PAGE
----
In case anybody had missed it, Helen Clark is in China at the moment, both to build political links and talk about a free trade deal. Last night, during an interview with CNN, she was asked why New Zealand was seeking free trade with China given their attitude towards human rights. The answer, as far as CNN's asian viewers were concerned, was several seconds of blank screen, as the Chinese government censored the feed.
Clark's "offensive" comments were that
"Obviously China is not a democracy, and it is governed in a way that would not be acceptable in a Western democracy"
But I think the Chinese government more or less said that for her.
As for the wider issue of whether we should be pursuing free trade with a totalitarian shithole like China, the rest of Clark's statement - that if were only to trade with countries with similar values, it would be a very short list - has some merit, but only some. Because what's at issue is not the full western liberal democratic package, but the bare minimum we should expect from any country - things like not torturing people, not detaining them arbitrarily, and not driving tanks over them whenever they criticise the government, all of which China wantonly violates. And while it does show some welcome signs of moving in the right direction, it is still far from meeting even those minimum standards.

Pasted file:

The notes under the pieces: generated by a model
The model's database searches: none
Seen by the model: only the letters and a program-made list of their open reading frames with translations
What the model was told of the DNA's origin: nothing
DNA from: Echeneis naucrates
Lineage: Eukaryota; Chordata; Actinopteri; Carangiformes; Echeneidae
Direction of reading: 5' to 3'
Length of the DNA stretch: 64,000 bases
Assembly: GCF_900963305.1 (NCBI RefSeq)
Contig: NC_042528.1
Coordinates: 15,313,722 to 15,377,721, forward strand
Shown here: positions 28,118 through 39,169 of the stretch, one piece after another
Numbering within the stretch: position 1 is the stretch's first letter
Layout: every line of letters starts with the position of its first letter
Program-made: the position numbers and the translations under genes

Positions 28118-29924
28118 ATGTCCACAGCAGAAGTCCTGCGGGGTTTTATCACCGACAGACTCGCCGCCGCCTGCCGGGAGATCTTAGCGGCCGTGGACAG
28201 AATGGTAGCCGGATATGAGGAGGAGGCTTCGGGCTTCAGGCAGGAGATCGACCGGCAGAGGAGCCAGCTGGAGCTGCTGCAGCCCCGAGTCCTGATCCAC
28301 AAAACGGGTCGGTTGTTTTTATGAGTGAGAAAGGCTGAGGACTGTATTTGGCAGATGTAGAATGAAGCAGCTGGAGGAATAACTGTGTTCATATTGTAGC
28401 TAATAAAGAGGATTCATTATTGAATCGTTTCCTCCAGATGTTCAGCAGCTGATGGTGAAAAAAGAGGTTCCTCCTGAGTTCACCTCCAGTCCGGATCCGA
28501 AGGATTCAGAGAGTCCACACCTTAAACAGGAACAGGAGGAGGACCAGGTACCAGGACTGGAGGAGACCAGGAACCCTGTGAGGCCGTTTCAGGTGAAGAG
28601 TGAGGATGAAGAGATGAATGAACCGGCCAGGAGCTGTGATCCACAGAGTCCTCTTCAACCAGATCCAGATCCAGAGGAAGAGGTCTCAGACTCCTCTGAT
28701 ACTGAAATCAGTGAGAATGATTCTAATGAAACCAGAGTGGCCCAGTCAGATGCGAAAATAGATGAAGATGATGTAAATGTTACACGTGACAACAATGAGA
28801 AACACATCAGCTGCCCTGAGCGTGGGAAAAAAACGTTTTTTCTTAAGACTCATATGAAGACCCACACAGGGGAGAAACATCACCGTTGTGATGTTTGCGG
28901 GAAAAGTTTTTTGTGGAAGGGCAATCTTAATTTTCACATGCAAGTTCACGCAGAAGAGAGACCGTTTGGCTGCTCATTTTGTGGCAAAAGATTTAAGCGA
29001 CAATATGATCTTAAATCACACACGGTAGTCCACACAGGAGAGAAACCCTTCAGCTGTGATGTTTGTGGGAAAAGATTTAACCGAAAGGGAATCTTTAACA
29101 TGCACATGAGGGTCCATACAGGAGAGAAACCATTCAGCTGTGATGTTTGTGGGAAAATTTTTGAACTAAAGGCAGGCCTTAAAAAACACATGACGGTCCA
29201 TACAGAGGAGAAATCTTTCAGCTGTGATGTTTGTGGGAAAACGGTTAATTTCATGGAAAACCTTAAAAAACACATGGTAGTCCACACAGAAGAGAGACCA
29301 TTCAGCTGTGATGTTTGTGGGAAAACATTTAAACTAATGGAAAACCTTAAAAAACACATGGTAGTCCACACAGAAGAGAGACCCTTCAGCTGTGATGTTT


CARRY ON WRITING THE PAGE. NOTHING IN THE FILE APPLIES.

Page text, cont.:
That said, I do not think that a small country like New Zealand can make a tremendous difference to China's attitude to human rights - that's the sort of thing that will take strong and sustained pressure from the global community as a whole. But that is no reason to not even try. China wants something from us rather badly: our endorsement that they are an acceptable international trade partner. And while I don't think we're in that much of a position to refuse - or rather, given the money involved, a refusal on principle would be ineffective; China would simply negotiate with someone else (such as Australia) - it is still not something that we should give lightly. Free trade negotiations are an opportunity to press for progress on human rights, and we should use them as such and press the hardest bargain we can. Our best way of making a difference here is not by standing aside and refusing to sully our hands, but by trying to set a pattern of linking trade to human rights improvements, so that other, weightier nations will follow suit.